by Marijke Schermer
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Pub Date 04 Apr 2023 | Archive Date 31 Mar 2023
Emilia has it all: a rewarding career as a statistician, a wonderful husband, two healthy young sons, and a house in the countryside. But when a brief moment of panic triggers the memory of a traumatic experience from twelve years before, Emilia finds herself floating away from her average existence. The secret she’s kept for so long refuses to stay hidden, and as Emilia’s grip on reality loosens, heavy rains begin to fall and the river threatens to overflow the house. In this critically acclaimed novel, Schermer explores the impact of sexual violence, and whether or not it’s possible to truly know another person. Breakwater is a haunting examination of memory and trauma, written in prose stunning in its frankness and precision.
Praise for Breakwater
“This writer knows what she’s doing, that much is clear. Breakwater is a book that hurts. The supreme happiness and blunt violation of it are placed side by side with great precision. Ineluctably, it advances toward a climax. Now I want to read this writer’s other work too.” ―De Groene Amsterdammer
“Her second novel starts in an exemplary and classical fashion in all senses. Schermer work reminds one of Ian McEwan’s. But with the ending she then mocks the classical form and norm. This is excellent literature.” ―NRC
“What Marijke Schermer does in Breakwater is incredible. The story—in language that streams and flows and hits home—grows increasingly oppressive.” ―MARJON KOK
“Every time I read the first chapter I honestly think: this is so good, this is so wonderful. I like everything about it.” ―MARJA PRUIS
“An exemplary tale of lies and silence.” ―De Limburger
Praise for Love, If That’s What It Is
“The author expertly humanizes each of the characters’ desires and flaws as she illuminates the raw, inner workings of a broken marriage. This is as cathartic as it is gut-churning. ... A scintillating debut.” ―Publishers Weekly
“In Love, If That’s What It Is Marijke Schermer dissects ordinary family life so subtly and yet so vibrantly, that it leaves you out of breath and makes you reevaluate your own most self-evident assumptions.” ―ROXANE VAN IPEREN, author of The High Nest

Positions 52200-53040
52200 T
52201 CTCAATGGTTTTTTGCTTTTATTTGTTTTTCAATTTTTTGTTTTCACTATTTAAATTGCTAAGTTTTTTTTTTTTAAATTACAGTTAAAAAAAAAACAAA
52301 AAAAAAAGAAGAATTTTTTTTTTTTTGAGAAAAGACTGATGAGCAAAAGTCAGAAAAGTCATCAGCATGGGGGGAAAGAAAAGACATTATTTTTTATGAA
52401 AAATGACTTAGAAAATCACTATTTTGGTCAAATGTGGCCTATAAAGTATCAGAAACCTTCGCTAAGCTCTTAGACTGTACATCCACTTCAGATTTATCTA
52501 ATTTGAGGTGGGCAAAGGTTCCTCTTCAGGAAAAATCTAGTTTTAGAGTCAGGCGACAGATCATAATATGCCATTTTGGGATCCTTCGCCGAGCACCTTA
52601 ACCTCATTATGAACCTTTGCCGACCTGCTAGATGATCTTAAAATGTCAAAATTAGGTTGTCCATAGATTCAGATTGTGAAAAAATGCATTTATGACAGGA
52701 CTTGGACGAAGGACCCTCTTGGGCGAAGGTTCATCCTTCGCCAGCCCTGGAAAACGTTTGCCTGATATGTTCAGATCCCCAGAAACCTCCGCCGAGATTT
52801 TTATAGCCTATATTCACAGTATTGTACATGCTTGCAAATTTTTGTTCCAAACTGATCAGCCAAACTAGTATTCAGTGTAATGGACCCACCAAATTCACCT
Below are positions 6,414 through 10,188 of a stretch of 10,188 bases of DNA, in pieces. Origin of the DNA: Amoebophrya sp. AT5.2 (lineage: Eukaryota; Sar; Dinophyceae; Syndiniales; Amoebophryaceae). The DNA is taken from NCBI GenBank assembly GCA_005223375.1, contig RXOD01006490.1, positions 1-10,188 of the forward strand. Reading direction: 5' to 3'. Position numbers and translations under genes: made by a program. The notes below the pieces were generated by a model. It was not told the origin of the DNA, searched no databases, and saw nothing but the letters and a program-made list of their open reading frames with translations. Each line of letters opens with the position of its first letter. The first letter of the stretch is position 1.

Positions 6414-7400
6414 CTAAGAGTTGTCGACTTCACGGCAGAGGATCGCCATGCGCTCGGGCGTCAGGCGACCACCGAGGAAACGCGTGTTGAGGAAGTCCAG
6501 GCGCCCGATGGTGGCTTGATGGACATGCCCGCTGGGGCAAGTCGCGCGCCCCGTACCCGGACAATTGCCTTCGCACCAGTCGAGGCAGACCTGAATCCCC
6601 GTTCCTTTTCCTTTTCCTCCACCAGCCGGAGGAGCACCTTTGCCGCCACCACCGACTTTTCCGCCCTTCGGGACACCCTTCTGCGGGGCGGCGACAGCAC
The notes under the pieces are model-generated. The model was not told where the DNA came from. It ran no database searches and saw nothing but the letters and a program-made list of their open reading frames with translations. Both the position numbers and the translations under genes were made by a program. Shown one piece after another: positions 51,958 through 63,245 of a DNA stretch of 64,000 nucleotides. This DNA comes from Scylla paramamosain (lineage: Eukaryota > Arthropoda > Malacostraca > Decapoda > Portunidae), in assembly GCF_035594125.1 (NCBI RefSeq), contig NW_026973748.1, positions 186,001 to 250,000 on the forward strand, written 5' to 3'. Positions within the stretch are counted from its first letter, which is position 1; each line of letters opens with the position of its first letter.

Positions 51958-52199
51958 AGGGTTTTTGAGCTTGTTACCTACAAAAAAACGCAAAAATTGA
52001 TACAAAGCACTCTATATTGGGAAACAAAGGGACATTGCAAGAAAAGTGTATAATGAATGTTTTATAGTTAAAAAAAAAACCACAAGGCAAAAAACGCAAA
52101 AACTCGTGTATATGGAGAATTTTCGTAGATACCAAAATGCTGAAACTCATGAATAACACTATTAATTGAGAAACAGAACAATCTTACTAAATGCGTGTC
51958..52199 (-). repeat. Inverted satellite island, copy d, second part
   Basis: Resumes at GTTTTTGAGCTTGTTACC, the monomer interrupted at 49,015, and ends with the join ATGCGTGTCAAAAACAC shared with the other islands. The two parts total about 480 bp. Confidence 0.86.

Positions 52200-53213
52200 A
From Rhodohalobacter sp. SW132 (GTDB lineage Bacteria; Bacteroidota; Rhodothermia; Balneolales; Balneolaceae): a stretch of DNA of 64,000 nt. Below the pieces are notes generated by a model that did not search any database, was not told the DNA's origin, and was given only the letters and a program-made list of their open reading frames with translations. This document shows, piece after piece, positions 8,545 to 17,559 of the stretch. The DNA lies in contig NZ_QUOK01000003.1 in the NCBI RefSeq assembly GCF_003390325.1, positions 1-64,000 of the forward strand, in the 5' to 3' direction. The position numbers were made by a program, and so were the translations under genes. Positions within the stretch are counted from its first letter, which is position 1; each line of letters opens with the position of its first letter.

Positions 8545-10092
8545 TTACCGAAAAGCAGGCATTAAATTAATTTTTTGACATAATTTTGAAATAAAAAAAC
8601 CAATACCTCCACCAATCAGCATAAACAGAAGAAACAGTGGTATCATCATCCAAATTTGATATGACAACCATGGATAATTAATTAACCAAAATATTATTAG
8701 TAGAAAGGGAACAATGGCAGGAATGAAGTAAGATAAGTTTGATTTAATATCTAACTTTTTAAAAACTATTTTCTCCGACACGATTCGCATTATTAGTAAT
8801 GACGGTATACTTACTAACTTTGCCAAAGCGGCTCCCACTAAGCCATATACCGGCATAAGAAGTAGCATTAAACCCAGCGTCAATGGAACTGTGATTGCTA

- Critically acclaimed novel by Dutch author Marijke Schermer, for fans of books about marriage and secrets
- For readers of Ian McEwan and Lauren Groff
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Available on NetGalley
Average rating from 6 members
Like her debut, Love, If That’s What It Is, Marijke Schermer’s new novel explores a marriage, this one built upon a shocking secret kept for so long there seems no going back until a thoughtless act triggers traumatic memories than can no longer be buried.
Emilia and Burch are rushing to get to the theatre in Amsterdam, getting the children to bed before driving from their isolated home. At the end of the performance, they become separated. Emilia wanders off to the bar, takes her drink outside and leans over the balcony. When someone grabs her from behind, she lets herself go limp, falling to the ground, shocking her friend Frank who thought he was playing a harmless prank but his behaviour has triggered memories of a brutal rape by a stranger that she chose to keep from Burch. Over the next few months, Emilia begins to unravel until a revelation is made which rocks her faith in her marriage.
There are echoes of #MeToo in Schermer’s novel. Frank’s thoughtless grab would have been discomfiting to any women let alone one who had suffered such an attack and the behaviour of Emilia’s friend and colleague towards their intern is inexcusable although her reaction offers hope of progress. Emilia’s decision not to tell Burch about the rape is based on protecting their relationship but it doesn’t acknowledge the damage done to her, nor the effort of keeping a secret she had begun to feel might be better told. Hers is a powerful, graphic narrative written with the same compassion and empathy that characterised Schermer’s first novel
This was a quick, tense read. Unlikeable characters, raging floods, mental/marital collapse. Unlike some translations, the atmosphere and plot weren’t lost. Unfortunately, I still felt like I was left with too many unanswered questions to feel that the ending was satisfying.
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